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12/3/2013
03:44 PM
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PC Slump: No Recovery in Sight

Windows 8.1 and OS X Mavericks are compelling upgrades, but they aren't driving sales of new devices.

8 Reasons To Hate Windows 8.1
8 Reasons To Hate Windows 8.1
(click image for larger view)

Though the world relies more on PCs than tablets, the PC market will continue to shrink for the foreseeable future, according to a new report from the research firm IDC.

However, desktop operating systems saw an uptick in November, according to a report from the web tracking firm Net Applications. Apple's OS X Mavericks and Microsoft's Windows 8.1, the two newest PC desktop operating systems, gained a substantial number of users last month. But the increase for each OS likely had more to do with computer upgrades than sales of new machines.

IDC said worldwide PC shipments will fall 10.1% this year, slightly more than it previously forecast. Shipments will contract by another 3.8% next year before stabilizing. IDC said 349.4 million PCs were shipped in 2012, but it expects 314.2 million to ship this year and 305.1 million in 2017.

[ Want to get the most out of Windows 8.1? Read Windows 8.1: 8 Essential Tips, Tricks. ]

IDC said that people use traditional PCs for more hours per day than they use tablets or phones, suggesting that, even though the PC industry is in decline, desktops and laptops remain indispensable. Nevertheless, PC sales have cratered as consumers have shifted more of their activity to tablets. This change in preferences hasn't obviated the need for PCs, but it has meant users are waiting longer than ever to upgrade their machines.

The report said tablets haven't affected commercial PC shipments as much as consumer ones, but the consumer and commercial markets face similar long-term trajectories. Portable PCs in emerging markets are expected to be the biggest source of growth over the next few years, but even in those markets, shipments will be slower than ever before.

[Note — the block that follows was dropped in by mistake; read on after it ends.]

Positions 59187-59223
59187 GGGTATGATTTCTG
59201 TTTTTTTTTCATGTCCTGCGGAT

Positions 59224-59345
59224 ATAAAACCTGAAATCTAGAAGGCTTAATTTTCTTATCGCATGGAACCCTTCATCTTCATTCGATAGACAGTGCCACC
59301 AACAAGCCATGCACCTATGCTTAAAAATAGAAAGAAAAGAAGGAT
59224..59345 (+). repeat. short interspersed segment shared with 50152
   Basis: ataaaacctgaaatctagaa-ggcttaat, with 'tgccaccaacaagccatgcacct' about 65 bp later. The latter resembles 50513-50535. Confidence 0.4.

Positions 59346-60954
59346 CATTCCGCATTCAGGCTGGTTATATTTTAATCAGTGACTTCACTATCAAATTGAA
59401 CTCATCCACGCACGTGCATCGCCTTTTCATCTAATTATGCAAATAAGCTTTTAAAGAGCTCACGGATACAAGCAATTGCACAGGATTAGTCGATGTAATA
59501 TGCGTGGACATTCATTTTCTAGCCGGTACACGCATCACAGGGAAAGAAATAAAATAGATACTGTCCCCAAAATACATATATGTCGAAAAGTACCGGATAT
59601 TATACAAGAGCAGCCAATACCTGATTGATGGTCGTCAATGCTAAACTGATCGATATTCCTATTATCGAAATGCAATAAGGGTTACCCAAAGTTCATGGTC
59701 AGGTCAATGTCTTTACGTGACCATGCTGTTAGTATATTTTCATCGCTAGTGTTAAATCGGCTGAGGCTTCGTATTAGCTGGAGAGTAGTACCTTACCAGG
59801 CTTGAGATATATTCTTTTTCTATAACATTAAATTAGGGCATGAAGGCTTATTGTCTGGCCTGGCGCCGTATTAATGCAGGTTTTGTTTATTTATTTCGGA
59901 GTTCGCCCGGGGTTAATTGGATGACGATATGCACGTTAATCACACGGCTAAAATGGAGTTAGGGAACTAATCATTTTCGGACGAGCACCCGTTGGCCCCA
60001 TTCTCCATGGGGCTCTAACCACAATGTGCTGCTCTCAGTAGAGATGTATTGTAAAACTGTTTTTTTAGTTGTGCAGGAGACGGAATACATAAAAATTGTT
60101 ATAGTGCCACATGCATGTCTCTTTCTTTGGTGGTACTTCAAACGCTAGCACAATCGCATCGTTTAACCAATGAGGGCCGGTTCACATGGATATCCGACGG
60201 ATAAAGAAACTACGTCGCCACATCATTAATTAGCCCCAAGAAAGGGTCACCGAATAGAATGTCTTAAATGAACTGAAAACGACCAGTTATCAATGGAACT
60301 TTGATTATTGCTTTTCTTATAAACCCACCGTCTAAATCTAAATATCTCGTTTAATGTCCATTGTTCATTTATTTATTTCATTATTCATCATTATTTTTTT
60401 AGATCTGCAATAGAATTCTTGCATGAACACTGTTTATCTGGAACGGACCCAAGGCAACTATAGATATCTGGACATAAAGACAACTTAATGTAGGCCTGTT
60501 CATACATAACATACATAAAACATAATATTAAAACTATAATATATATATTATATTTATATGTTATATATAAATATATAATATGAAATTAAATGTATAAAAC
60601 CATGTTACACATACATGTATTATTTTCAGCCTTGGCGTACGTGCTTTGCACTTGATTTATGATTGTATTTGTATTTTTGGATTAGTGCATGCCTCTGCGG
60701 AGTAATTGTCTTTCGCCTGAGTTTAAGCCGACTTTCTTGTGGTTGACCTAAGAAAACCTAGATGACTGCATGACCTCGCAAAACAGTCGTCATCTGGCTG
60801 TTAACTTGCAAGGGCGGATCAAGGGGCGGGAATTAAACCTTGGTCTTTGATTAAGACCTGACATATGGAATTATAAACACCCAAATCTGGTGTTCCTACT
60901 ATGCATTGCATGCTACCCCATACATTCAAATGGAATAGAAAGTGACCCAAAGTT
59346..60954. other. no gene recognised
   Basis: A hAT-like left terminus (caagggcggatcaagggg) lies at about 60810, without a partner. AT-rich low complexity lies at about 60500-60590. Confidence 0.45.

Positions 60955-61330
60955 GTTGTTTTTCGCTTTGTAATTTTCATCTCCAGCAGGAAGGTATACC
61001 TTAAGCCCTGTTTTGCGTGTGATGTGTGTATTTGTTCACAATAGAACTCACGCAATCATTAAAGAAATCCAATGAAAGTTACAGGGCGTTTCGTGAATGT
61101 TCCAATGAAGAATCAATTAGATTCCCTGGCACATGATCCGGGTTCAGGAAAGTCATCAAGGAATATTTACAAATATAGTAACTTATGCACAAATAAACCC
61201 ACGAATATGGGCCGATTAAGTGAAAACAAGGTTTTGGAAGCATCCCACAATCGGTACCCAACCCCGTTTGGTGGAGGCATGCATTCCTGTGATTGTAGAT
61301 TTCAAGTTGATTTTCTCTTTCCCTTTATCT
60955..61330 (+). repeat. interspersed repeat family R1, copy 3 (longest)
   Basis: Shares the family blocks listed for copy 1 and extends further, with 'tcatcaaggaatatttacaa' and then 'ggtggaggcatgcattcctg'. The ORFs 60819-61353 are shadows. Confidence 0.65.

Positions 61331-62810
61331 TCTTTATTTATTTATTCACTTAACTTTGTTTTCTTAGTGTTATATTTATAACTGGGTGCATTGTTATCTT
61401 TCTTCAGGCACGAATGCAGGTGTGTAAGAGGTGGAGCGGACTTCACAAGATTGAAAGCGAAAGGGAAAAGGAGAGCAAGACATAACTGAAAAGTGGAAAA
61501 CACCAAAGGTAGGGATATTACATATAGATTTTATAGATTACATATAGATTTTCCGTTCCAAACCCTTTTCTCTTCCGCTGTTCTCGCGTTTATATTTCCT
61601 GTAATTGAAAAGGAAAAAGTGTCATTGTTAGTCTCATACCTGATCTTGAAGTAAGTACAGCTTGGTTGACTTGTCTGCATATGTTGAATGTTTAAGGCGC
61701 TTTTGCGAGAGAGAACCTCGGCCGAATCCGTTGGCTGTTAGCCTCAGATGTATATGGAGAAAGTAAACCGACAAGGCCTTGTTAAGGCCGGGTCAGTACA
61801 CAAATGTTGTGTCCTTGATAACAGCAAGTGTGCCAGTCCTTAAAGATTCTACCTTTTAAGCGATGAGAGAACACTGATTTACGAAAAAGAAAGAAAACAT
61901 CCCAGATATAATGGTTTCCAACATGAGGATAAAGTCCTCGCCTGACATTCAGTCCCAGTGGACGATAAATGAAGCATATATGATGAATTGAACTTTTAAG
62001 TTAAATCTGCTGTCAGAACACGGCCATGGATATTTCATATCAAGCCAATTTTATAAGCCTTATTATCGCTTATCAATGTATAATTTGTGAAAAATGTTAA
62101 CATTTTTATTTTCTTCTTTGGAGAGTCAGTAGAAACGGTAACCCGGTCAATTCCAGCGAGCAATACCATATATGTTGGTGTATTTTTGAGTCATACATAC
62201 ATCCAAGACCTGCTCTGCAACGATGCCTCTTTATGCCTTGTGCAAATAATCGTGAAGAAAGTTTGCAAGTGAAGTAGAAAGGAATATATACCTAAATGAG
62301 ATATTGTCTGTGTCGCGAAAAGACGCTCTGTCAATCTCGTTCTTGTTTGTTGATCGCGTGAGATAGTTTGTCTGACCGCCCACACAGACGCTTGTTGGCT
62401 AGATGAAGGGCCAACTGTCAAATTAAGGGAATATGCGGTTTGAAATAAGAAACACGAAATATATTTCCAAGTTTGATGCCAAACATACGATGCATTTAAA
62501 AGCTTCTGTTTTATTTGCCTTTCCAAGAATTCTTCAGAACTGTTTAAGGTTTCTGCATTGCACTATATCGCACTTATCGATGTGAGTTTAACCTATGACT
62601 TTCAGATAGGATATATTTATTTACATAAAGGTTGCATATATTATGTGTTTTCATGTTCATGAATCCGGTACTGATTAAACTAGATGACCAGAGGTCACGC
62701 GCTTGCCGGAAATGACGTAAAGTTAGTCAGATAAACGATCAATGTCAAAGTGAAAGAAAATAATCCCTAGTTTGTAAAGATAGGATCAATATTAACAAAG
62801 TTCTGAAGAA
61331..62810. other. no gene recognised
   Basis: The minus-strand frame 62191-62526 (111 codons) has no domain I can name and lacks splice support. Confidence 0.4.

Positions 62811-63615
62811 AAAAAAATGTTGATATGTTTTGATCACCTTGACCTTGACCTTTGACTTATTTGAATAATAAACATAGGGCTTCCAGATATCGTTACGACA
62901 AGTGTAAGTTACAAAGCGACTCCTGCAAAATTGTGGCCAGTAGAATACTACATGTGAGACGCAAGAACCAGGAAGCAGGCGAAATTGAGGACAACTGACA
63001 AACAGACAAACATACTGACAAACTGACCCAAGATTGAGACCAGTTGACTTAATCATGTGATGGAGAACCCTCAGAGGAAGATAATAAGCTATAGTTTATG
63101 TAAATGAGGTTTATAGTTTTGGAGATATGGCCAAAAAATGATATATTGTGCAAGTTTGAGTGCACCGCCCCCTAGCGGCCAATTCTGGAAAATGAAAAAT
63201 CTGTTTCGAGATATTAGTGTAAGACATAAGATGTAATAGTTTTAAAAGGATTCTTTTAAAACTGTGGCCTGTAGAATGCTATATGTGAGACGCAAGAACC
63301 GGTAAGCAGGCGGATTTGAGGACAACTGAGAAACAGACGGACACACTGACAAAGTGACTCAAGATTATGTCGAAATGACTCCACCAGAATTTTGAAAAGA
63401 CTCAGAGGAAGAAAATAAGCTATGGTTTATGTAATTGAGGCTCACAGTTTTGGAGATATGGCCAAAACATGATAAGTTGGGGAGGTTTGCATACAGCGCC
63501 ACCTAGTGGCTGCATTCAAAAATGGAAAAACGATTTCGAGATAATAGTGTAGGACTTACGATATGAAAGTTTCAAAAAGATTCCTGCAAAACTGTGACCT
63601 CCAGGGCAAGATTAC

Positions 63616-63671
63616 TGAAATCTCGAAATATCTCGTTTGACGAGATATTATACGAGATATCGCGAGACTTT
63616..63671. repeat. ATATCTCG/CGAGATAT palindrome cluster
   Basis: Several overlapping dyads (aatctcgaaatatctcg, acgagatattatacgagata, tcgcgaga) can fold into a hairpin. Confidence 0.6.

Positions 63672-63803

Among the platforms vying for PC users, Windows 7 remains the top option, according to Net Applications. It snared 46.64% of PC traffic in November, up slightly from 46.42% in October. Though most new PCs aimed at consumers feature touch screens and Windows 8.1, many businesses are still purchasing new Windows 7 machines.

Windows XP got 31.22% of the market in November, versus 31.24% in October. The OS loses support from Microsoft in April, and even though its share is down substantially this year, it's clear that many users still haven't upgraded their OS.

Windows 8 dropped from 7.53% to 6.66%, while Windows 8.1 rose from 1.72% to 2.64%. These two systems claimed 9.3% of the market -- only a slight improvement from last month's combined share of 9.25%. This indicates that Windows 8.1's adoption uptick stems from upgrades to Windows 8 systems, rather than device purchases. That said, it makes sense that Windows 8.1 sales would stall in the weeks before Thanksgiving. Many buyers were no doubt waiting for Black Friday and other holiday sales. The December and January statistics should be more revealing.